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T was a summer evening,
Old Kaspar's work was done,
Was sitting in the sun ;
She saw her brother Peterkin
Roll something large and round Which he beside the rivulet
In playing there had found; He came to ask what he had found That was so large and smooth and round.
Old Kaspar took it from the boy
Who stood expectant by ;
And with a natural sigh “'T is some poor fellow's skull,' said he, "Who fell in the great victory.'
'I find them in the garden,
For there 's many here about; And often when I go to plough
The ploughshare turns them out. For many thousand men,' said he, "Were slain in that great victory.'
"Now tell us what 't was all about,'
Young Peterkin he cries;
And little Wilhelmine looks up
With wonder-waiting eyes ; Now tell us all about the war, And what they fought each other for.'
'It was the English,' Kaspar cried,
'Who put the French to rout; But what they fought each other for
I could not well make out. But every body said,' quoth he, “That 't was a famous victory.
My father lived at Blenheim then,
Yon little stream hard by ;
And he was forced to fly :
With fire and sword the country round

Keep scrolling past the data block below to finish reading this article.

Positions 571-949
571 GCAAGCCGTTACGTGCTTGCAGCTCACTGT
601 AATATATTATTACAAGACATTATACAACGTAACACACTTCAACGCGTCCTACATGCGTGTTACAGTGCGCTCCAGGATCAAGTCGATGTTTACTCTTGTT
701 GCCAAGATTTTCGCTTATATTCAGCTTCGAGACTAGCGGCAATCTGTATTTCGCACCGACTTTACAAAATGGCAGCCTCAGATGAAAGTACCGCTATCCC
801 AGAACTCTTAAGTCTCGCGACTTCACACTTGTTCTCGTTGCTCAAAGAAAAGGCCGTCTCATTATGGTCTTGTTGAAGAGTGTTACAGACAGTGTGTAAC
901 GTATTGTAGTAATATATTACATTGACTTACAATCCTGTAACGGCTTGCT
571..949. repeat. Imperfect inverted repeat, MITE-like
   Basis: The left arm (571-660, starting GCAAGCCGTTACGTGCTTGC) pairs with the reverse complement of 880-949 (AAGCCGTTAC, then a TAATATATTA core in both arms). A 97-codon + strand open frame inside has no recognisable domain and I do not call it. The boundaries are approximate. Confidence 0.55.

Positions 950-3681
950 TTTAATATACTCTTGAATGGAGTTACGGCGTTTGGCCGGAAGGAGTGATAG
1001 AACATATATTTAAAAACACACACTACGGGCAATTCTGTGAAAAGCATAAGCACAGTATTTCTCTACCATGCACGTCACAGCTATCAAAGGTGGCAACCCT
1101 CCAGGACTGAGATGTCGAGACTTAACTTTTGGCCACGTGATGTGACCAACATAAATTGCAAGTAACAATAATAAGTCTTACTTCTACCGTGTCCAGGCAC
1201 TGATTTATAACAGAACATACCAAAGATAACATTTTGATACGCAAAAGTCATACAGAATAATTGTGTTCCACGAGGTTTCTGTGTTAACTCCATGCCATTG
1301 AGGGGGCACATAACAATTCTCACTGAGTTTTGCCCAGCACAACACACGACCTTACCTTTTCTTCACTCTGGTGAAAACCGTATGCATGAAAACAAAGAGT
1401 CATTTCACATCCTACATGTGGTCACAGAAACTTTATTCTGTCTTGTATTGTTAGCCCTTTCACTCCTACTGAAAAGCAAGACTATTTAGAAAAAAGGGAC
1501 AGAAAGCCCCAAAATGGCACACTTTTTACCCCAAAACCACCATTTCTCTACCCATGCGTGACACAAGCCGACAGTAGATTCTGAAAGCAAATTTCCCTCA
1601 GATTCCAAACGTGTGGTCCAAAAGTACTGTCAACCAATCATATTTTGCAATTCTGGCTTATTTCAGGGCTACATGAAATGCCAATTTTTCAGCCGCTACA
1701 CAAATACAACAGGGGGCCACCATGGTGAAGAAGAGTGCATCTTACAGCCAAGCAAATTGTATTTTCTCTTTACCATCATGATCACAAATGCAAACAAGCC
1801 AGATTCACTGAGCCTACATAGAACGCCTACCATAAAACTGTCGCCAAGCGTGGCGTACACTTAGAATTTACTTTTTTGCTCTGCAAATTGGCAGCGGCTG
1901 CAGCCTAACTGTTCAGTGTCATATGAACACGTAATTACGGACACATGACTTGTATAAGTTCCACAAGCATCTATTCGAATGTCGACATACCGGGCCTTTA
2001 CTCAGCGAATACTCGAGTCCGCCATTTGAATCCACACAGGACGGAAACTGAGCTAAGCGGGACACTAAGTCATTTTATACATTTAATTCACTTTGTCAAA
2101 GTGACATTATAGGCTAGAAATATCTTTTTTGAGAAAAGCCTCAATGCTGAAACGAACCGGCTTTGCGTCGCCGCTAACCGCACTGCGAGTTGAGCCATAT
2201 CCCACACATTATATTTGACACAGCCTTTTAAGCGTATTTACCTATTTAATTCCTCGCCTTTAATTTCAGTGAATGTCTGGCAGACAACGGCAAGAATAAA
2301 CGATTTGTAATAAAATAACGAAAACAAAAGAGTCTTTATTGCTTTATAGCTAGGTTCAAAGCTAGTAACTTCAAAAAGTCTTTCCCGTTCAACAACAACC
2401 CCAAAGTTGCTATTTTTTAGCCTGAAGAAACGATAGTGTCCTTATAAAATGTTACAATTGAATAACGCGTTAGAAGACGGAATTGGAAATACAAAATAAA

Was wasted far and wide,
And new-born baby died :
‘They say it was a shocking sight
After the field was won ;
Lay rotting in the sun :
'Great praise the Duke of Marlbro' won
And our good Prince Eugene ;'
“Why 't was a very wicked thing !'
Said little Wilhelmine;
‘And every body praised the Duke
Who this great fight did win.'
Quoth little Peterkin :-
PRO PATRIA MORI
CHEN he who adores thee has left but the name
Of his fault and his sorrows behind, 0! say wilt thou weep, when they darken the fame
Of a life that for thee was resign'd !
Thy tears shall efface their decree;
I have been but too faithful to thee.
With thee were the dreams of my earliest love;
Every thought of my reason was thine :
Thy name shall be mingled with mine!
The days of thy glory to see ;
THE BURIAL OF SIR JOHN MOORE AT
corpse to the rampart we hurried ; Not a soldier discharged his farewell shot
O’er the grave where our hero we buried.
We buried him darkly at dead of night,
The sods with our bayonets turning ;
And the lantern dimly burning.
No useless coffin enclosed his breast,
Not in sheet nor in shroud we wound him; But he lay like a warrior taking his rest
With his martial cloak around him.
Few and short were the prayers we said
And we spoke not a word of sorrow,
And we bitterly thought of the morrow.
We thought as we hollow'd his narrow bed
And smoothed down his lonely pillow,
And we far away on the billow !
Lightly they 'll talk of the spirit that's gone
And o'er his cold ashes upbraid him,
But half of our heavy task was done
When the clock struck the hour for retiring : And we heard the distant and random gun
That the foe was sullenly firing.
Slowly and sadly we laid him down,
From the field of his fame fresh and gory; We carved not a line, and we raised not a stone But we left him alone with his glory.
SIMON LEE, THE OLD HUNTSMAN
N the sweet shire of Cardigan,
An old man dwells, a little man,
No man like him the horn could sound,
He all the country could outrun,